Diabetes has been identified as a significant and independent risk factor for the development or increased severity of respiratory infections. However, the role of glucose transport in the healthy and diseased lung has received little attention. Specifically, the protein expression of the predominant glucose transporter (GLUT) isoforms in the adult lung remains largely to be characterized in both healthy and diabetic states. Type 1 diabetes was induced via streptozotocin and rescued via subcutaneous semi-osmotic insulin pump for 8 weeks. The gene and/or protein expression of the most predominant GLUT isoforms from Classes I and III, including the major insulin-sensitive isoform (i.e., GLUT4) and novel isoforms (i.e., GLUT-8 and GLUT-12), was quantified in the lung of healthy and diabetic mice via qRT-PCR and/or Western blotting. Pulmonary cell surface GLUT protein was measured using a biotinylated photolabeling assay, as a means to evaluate GLUT trafficking. Diabetic mice demonstrated significant alterations of total pulmonary GLUT protein expression, which were isoform- and location-dependent. Long-term insulin treatment rescued the majority of GLUT protein expression alterations in the lung during diabetes, as well as GLUT-4 and -8 trafficking to the pulmonary cell surface. These alterations in glucose homeostasis during diabetes may contribute to an increased severity of pulmonary infection during diabetes and may point to novel metabolic therapeutic strategies for diabetic patients with concurrent respiratory infections. Full article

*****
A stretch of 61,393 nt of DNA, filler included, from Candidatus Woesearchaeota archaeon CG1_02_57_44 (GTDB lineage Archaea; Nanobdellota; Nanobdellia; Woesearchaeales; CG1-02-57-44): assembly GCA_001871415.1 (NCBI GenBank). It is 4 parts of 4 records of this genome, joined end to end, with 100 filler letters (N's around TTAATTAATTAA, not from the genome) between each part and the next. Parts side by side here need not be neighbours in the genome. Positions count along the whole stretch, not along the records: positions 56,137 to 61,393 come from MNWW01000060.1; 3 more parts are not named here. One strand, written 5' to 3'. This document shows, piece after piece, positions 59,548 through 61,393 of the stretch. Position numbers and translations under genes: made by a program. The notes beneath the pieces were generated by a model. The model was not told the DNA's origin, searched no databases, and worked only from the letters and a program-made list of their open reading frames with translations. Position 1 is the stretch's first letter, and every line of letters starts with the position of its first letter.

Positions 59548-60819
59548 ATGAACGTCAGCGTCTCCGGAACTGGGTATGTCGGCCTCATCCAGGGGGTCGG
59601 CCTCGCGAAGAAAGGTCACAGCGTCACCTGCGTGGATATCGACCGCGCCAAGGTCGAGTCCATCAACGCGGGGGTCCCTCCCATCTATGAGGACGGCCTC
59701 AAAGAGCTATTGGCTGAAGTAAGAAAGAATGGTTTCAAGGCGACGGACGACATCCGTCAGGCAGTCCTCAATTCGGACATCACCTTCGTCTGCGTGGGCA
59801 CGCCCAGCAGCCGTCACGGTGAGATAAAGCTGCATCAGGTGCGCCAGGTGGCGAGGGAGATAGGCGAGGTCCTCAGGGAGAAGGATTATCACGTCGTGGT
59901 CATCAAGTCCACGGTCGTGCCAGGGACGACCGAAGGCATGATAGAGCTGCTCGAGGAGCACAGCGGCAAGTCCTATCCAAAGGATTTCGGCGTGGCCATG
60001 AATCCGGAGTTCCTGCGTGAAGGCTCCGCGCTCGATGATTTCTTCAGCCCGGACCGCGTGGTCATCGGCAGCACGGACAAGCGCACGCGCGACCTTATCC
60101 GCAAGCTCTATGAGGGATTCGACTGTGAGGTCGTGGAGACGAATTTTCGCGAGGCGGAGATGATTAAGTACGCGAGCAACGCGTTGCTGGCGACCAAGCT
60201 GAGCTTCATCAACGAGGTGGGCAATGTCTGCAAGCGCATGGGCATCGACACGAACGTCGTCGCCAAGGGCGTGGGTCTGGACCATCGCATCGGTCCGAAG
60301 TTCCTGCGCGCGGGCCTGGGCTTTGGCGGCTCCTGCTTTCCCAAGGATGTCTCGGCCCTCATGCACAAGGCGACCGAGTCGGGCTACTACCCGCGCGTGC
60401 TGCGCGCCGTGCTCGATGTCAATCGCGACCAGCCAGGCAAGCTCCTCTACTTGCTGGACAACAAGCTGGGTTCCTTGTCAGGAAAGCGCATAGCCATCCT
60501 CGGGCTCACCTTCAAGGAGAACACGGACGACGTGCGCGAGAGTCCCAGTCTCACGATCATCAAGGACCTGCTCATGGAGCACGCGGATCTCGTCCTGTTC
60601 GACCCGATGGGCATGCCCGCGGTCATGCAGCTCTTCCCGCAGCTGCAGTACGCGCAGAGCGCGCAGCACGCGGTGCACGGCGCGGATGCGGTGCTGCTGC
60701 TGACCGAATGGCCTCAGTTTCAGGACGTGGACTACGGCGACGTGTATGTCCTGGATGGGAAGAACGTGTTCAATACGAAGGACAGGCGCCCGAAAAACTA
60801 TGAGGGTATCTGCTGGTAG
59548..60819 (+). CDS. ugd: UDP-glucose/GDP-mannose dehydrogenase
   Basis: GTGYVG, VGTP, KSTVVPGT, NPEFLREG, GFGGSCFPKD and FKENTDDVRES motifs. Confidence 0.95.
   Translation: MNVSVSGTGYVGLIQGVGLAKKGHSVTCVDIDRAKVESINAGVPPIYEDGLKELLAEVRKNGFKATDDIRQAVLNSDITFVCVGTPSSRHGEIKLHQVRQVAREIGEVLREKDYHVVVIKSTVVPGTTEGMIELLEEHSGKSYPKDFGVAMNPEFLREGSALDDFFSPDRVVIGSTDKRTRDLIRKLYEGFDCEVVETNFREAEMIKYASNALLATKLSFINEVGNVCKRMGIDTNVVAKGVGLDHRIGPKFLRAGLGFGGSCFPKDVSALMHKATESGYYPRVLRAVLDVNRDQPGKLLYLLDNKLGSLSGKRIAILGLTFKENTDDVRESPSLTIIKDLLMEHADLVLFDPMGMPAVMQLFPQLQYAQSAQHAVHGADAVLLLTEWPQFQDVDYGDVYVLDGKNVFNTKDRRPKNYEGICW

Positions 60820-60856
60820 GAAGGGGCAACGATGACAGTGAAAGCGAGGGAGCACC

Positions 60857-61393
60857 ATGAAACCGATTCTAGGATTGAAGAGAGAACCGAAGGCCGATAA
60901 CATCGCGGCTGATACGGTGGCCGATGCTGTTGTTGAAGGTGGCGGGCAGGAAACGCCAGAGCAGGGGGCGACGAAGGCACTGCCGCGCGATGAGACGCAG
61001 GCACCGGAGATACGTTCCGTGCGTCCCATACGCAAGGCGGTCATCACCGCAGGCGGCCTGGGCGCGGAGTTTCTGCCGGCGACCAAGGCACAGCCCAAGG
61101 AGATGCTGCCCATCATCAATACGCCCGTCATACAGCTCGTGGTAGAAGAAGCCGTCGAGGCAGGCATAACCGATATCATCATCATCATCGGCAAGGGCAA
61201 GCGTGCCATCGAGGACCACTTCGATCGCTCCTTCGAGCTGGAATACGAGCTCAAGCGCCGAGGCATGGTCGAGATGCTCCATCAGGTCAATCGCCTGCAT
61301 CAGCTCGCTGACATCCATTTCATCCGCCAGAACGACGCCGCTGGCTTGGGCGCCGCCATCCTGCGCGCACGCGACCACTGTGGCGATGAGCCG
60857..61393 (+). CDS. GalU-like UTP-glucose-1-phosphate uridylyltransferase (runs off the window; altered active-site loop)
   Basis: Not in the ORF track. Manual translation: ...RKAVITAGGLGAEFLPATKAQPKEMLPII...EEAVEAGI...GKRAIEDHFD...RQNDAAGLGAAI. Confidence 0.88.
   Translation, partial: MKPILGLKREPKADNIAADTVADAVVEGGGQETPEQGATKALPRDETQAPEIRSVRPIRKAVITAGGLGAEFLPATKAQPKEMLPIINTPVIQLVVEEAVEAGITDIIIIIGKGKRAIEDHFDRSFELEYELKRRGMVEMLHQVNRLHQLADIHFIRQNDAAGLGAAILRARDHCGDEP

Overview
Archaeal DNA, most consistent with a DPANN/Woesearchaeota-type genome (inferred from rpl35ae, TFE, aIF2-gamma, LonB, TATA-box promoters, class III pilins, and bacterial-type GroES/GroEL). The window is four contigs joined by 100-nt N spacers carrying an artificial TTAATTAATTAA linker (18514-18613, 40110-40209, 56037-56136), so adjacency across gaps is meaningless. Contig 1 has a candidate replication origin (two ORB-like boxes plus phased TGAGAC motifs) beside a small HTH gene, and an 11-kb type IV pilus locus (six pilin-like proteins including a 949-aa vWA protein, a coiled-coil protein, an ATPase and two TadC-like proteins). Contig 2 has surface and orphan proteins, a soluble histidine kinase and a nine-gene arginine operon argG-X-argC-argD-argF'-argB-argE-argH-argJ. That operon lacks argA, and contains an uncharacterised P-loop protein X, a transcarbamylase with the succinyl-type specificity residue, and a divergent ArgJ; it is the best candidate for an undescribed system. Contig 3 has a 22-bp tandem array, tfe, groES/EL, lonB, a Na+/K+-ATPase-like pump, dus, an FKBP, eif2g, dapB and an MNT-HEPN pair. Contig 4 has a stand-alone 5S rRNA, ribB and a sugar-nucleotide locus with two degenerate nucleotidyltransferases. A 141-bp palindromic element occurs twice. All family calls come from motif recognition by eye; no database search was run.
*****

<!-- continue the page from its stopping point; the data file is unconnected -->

(This article belongs to the Section Cell Metabolism)
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21 pages, 2911 KiB  
Article
Predicting the Pathway Involvement of Metabolites Based on Combined Metabolite and Pathway Features
by Erik D. Huckvale and Hunter N. B. Moseley
Metabolites 2024, 14(5), 266; https://doi.org/10.3390/metabo14050266 - 7 May 2024
Viewed by 472
Abstract
A major limitation of most metabolomics datasets is the sparsity of pathway annotations for detected metabolites. It is common for less than half of the identified metabolites in these datasets to have a known metabolic pathway involvement. Trying to address this limitation, machine [...] Read more.
A major limitation of most metabolomics datasets is the sparsity of pathway annotations for detected metabolites. It is common for less than half of the identified metabolites in these datasets to have a known metabolic pathway involvement. Trying to address this limitation, machine learning models have been developed to predict the association of a metabolite with a “pathway category”, as defined by a metabolic knowledge base like KEGG. Past models were implemented as a single binary classifier specific to a single pathway category, requiring a set of binary classifiers for generating the predictions for multiple pathway categories. This past approach multiplied the computational resources necessary for training while diluting the positive entries in the gold standard datasets needed for training. To address these limitations, we propose a generalization of the metabolic pathway prediction problem using a single binary classifier that accepts the features both representing a metabolite and representing a pathway category and then predicts whether the given metabolite is involved in the corresponding pathway category. We demonstrate that this metabolite–pathway features pair approach not only outperforms the combined performance of training separate binary classifiers but demonstrates an order of magnitude improvement in robustness: a Matthews correlation coefficient of 0.784 ± 0.013 versus 0.768 ± 0.154. Full article